Just when your career is picking up speed, family planning is also on the agenda – and at the same time, other dreams are waiting to be fulfilled. Travel? Further education? A home of your own? The “Rush Hour Of Life” describes precisely this stage of life when we want everything. And our lives are running at full speed.
We are entering our professions later and later, launching our careers – we also want to take our time to find exactly the job that suits us and our values. We strive for a higher level of education, which in turn leads to longer apprenticeships. As a result, just when we are climbing the career ladder after graduations, internships and stays abroad, the topic of family planning also becomes relevant. Career advancement and starting a family increasingly have to be reconciled at the same time and in an ever shorter period of time.
The life phase of many big decisions
On average, we have five to seven years to make our big decisions about family and career. Biology is also to blame: after all, family planning cannot be postponed indefinitely. Over 70% of all mothers who gave birth to a child in Switzerland in 2020 were over 30 years of age. Fathers, too, are more mature, at between 30 and 39 for most births, every fifth father is over 40. But it’s also precisely during this period that our careers take off. Then there are all the other life dreams that we want to realize: a trip around the world, our own apartment or house in the country, further education… Life is running at full speed. Important life decisions have to be made – from choosing a partner, living arrangements and starting a family to career moves and job changes. The “rush hour of life”, a term originally from family research, describes and defines this phase in which everything happens at once.
The rush hour – also in the family cycle
Generally speaking, the “rush hour of life” can be divided into two different phenomena:
- the “rush hour of life decisions”
- the “rush hour in the family cycle”
In addition to the phenomenon that many late entrants to the labour market have to make the biggest decisions of their life as well as plan their family and career, there is also a phenomenon that occurs regardless of the time of entry into the labour market: Those who have small children are particularly burdened by family work and their professional life. The pressure to be present in all areas of life with equal intensity is enormous – and in addition to childcare and work, there is also household management. Women living with a partner and caring for at least one child under the age of six spend about 56.7 hours per week on work related to the family and household. Depending on their degree of occupation, the amount of work varies from 49.9 hours (when working 90–100%) to 96.5 hours (without a career). Fathers also do a lot of work in the family as well as in the household: on average, they spend 35.6 hours per week in a household with a partner and a child under six.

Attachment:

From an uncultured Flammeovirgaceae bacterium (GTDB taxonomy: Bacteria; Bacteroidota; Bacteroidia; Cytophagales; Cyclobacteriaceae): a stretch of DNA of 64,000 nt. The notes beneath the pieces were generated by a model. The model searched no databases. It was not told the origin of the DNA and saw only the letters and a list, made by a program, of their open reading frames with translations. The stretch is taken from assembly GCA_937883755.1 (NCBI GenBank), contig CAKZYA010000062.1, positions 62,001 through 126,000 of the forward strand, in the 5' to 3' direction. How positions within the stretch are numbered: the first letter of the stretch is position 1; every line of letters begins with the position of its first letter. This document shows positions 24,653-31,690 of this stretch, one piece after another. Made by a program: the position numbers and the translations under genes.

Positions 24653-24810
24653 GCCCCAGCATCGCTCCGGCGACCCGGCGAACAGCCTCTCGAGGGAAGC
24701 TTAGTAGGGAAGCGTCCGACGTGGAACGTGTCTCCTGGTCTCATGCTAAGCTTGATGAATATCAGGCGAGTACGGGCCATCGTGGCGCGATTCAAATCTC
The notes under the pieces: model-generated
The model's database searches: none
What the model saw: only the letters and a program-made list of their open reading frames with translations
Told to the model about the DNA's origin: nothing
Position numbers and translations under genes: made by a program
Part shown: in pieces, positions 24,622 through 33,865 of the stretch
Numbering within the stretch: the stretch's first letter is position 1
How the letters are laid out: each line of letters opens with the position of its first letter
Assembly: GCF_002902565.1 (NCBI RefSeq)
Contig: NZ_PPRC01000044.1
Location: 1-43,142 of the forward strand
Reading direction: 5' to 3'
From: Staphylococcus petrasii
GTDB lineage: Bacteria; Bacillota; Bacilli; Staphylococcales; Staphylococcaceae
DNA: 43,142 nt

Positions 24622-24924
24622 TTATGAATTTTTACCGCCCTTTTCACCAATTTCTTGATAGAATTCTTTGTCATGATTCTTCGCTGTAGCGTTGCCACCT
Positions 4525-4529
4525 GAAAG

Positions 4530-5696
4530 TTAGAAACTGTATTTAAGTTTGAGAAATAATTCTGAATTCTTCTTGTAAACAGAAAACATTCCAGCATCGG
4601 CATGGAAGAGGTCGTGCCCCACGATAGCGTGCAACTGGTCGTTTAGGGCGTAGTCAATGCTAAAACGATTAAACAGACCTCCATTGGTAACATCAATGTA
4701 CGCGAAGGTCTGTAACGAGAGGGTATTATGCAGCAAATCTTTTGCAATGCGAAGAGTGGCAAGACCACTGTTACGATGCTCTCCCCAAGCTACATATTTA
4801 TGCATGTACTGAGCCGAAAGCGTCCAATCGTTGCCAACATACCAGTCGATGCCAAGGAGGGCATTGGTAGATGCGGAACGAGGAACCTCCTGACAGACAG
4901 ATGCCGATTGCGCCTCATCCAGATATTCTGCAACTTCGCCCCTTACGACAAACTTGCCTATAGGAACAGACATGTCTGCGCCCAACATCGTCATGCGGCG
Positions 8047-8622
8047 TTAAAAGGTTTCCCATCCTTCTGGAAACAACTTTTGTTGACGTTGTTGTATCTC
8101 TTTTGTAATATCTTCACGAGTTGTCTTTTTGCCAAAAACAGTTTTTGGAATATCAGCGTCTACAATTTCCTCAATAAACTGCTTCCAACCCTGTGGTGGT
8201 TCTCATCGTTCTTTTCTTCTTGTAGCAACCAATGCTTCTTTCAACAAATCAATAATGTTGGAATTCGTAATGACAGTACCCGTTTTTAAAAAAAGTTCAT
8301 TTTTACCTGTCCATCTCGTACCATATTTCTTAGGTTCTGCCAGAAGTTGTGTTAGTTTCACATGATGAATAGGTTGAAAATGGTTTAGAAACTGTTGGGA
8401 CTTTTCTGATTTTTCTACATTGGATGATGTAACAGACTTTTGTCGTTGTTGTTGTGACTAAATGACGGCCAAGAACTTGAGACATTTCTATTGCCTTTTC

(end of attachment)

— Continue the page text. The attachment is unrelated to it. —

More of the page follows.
Double rush hour for families?
When exactly the “rush hour of life” kicks into full gear varies. It usually refers to the period between the ages of 25 and 45, when everything happens at once. Especially between the ages of 27 and 35, important decisions have to be made. In the case of the “rush hour in the family cycle”, the age of the children is particularly decisive: those who look after children under the age of six experience a particularly intensive “rush hour”. And finally, the two phenomena can also overlap – because those who have children also face many decisions and tasks.
Want everything – but also have to do everything?
The “rush hour of life” or life decisions does not only concern people who want children. Decisions revolve around the choice of a partner, the establishment of a joint household, at best also marriage, career and dreams of very different kinds. Often there is also the task of looking after parents or other family members. It is important to spend a lot of time with the family, but at the same time to be present at work. Finding a career that makes sense – but also pays enough to afford childcare or a home. Being there for ageing parents, partner, children and friends and not losing sight of your own needs. Quite a challenge, isn’t it?
Negotiations and individual solutions are needed
The pressure of having to master everything at once affects men and women alike. The “rush hour of life” is an exciting, intense phase, but also one in which one is confronted with a lot of demands. Negotiations within the partnership are required – but also open communication and equality. A very individual family model can and should be found today. At work too, there are opportunities to build a career that suits one’s own life and priorities. And last but not least, it is important, especially in the “rush hour of life”, to take care of oneself and one’s own health, interests and values – and not to lose sight of what is important while living life in the fast lane.
Awina not only helps to find some relief in the family budget during the “rush hour of life decisions” and the “rush hour in the family cycle”. With the uncomplicated financing of crèche places, it also helps parents to continue to pursue their careers and find the family model that suits them.